I decided to balance industry and research. So while working full-time as a data scientist at Yonder, building models and engines that help people get fairer credits and more personalised rewards, I am keeping 20% of my capacity in social scientific research. So far it's working alright; since starting work in October, I've become a minor co-author to one paper (Maertens et al., 2022) and helped out in an upcoming paper on Twitter climate discourse. 

One day I hope to become a bridge between industry and research. Industry can benefit from the skills in research, and research can benefit from the resources and impact in industry. It would be difficult to integrate the rigorous truth-seeking of research with the fast-moving practicality of industry, but hey, I like building bridges, I'll give it a crack. 

Nonetheless, I am still adjusting to the unfamiliarities of a working life. The most immediate being that I miss the tight-knit community back in college, and the abundant clubs and societies in which one can socialise and procrastinate. Without that familiar dread of striving for what's next, I've also lost a bit of that old Drive, which I fear might be unhealthy. I shall be grateful to hear your thoughts on these. 

From Striving to Living

Moving to London felt like one of those moves that pronounced my life into chapters: from my birth town to Chengdu, from Chengdu to Auckland, from Auckland to Cambridge, and now from Cambridge to London. More pronounced was that this move marked the end of my years as a student, and in my birth town's expression, the start of my "out in society". 

It was also a paradigm shift in my life-view. In my past seven years as an international nomad, as briefly mentioned earlier, my life has generally been about striving towards what's next. I assumed that life is to march along an external standard, that what's next ought to be better than what's here. For the promise of a better future, I was happy to sacrifice the here and now.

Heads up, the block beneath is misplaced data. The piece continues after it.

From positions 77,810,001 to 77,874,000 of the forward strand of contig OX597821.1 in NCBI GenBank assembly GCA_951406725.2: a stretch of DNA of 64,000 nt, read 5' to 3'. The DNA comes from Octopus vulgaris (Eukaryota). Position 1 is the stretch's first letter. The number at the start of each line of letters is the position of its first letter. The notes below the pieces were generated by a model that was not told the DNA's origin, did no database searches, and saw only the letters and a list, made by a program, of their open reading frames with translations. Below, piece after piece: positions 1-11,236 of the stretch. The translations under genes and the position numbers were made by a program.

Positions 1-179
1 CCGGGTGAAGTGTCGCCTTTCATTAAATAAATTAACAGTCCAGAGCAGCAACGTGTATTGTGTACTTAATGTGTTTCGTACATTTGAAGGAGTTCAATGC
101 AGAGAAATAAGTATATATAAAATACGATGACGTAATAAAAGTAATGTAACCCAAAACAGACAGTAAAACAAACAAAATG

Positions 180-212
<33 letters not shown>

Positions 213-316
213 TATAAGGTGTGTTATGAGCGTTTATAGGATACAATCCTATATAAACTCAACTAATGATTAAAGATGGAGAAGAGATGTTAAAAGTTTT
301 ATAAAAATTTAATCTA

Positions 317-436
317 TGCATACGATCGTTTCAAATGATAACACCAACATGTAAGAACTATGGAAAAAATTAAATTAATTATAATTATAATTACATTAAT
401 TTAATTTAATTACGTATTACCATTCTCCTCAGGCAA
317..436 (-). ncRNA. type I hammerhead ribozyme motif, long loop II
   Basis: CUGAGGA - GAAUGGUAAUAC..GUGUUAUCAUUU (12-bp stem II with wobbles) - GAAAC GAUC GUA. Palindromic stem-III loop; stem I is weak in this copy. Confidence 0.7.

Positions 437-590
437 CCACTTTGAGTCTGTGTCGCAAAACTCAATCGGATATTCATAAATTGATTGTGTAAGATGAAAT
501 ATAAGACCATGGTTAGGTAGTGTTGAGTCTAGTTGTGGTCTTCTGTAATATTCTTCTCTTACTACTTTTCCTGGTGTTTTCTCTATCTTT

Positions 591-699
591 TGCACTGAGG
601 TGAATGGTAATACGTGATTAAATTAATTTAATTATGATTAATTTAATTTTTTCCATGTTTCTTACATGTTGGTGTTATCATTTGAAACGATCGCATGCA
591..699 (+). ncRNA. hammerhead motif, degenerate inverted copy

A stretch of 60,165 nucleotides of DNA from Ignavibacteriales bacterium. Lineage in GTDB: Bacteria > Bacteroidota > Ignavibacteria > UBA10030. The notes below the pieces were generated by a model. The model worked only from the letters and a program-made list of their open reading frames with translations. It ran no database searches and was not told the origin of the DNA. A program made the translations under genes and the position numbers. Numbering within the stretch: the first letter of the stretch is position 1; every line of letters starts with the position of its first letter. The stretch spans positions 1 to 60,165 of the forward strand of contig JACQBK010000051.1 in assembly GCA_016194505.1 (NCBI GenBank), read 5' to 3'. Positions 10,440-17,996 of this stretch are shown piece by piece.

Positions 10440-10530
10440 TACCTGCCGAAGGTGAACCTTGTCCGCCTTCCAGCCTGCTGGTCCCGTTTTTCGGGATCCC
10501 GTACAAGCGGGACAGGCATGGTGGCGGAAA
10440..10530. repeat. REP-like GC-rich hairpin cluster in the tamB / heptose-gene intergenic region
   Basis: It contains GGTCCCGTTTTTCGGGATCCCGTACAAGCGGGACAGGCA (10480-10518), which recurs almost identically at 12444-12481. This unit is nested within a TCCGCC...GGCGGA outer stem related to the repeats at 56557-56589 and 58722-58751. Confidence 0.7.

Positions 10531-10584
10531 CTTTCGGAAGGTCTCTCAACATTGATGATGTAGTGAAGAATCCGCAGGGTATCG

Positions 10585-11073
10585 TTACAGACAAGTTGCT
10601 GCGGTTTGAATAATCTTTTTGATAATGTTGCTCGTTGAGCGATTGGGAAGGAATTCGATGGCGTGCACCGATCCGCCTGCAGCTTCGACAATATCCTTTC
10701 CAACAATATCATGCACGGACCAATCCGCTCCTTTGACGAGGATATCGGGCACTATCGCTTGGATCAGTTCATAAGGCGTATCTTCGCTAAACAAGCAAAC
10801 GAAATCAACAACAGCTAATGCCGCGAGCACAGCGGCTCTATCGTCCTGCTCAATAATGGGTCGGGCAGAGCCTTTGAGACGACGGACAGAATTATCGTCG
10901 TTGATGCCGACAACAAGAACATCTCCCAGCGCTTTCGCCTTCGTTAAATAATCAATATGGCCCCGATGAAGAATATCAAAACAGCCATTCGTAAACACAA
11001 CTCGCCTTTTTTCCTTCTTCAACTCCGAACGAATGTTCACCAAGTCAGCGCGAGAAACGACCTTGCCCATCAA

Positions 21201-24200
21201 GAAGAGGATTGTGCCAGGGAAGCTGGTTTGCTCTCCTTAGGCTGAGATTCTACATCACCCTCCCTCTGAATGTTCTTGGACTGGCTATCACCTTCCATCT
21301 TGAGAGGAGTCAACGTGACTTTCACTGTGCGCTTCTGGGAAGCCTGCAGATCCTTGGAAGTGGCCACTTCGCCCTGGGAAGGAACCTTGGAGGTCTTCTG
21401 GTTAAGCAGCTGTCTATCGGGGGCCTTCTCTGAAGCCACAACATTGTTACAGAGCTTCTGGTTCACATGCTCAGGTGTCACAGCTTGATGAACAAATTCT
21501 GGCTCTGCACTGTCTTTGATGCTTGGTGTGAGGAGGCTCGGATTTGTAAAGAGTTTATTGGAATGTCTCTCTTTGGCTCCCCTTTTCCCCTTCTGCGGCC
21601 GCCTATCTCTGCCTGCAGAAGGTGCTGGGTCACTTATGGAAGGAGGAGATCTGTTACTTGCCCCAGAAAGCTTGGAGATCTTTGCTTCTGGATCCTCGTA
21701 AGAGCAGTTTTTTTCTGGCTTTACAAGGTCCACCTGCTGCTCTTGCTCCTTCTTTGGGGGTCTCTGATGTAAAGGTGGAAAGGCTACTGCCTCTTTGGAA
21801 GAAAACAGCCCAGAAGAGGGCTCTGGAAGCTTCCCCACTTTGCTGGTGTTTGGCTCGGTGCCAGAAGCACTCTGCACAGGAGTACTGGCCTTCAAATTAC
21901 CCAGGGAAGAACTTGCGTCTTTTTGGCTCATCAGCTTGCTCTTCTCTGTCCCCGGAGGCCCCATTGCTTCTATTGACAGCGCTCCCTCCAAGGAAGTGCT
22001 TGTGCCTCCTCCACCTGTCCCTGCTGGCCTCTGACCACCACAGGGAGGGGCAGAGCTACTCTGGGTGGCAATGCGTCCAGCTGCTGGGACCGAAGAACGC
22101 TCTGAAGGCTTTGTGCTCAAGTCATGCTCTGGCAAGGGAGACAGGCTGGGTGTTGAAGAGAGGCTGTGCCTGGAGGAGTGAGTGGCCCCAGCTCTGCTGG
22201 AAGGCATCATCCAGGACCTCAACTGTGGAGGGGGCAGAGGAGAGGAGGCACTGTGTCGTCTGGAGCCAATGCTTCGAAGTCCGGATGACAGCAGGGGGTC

This life-view made sense to a 14-year-old lone migrant that I was; it's also commonly marketed by self-help works (such as those I wrote) as "the growth mindset", a "long-term view", and "the bigger picture". But it meant that I needed to constantly justify what I do in terms of the future; it meant that I had to obsessively plan toward a perfection; it meant that I was so busy striving for a better life, that I never learnt how to live.

In 2022, I finally started living. I loved cooking for my friends back in college, and organising "symposiums" where we shared wine and talked about random pretentious topics. I loved visiting art galleries and curating my own little exhibitions with the postcards I collected from them. I loved classical concerts and vinyl records. I loved walking home past midnight with my friends, singing out our romanticisms and our youth. 

I loved journalling. I wrote so much about the sunsets on my long walks and cycle rides: "Sunsets can’t be described and don’t need to be described, for every sunset is different. There will be sunset tomorrow, but the sunset today is forever gone." So much about the many train journeys between London and Cambridge: "Flying past the dimly lit platforms of someone else’s destinations, I was hit by a sense of passing through a story too poetic to tell in prose."

This is perhaps my greatest transition in 2022. I used to be haunted by regrets about "what I could have done", stressed about the need to justify my every move, and live in the fear of making a decision that I may later regret. No more. I saw that beyond the next frontier, there is beauty right now and right here; that beyond striving, life is to be lived.

So, here we are. The end of an era.

I moved to London the day before the Royal Funeral. I remember telling myself that when I look back, that was the day I’d point to and say “that day I grew up”. I remember thinking: "Yes, I moved to London, the Queen is buried. Long Live the New World."

My Guqin Master also passed away this year. He taught me since I was 9. He opened a door for me, inside there was a Guqin, a cup of tea, and a whole brilliant world. He had too many stories, and moved too many lives. He was the last 士大夫. Death is so strange. One is alive, and then one is dead, no more. Like a raindrop fell and gone.

And I am no longer a student. I went back to college for a party once, and as I walked out of the fading chatters that echoed in the staircase, I felt a strange sense of nostalgia, as if I had just walked out of a memory many years later. So we move on, hoping that threads of fate would hold us back. It is perhaps in the trust of fate that we leap so hard, run so fast, away from here and now, away from ourselves, to the forever promise of something and somewhere new, of becoming someone new. 

What's next? I'm not sure; cool research, meaningful work, a life of poetry, I've got everything I've ever wanted. The roads ahead open up with infinite possibilities, yet I sometimes do miss that terrible yet reassuringly familiar dread. I shall enjoy this new life. Be nice, stay humble, and do cool things that make people happy. 

January 2023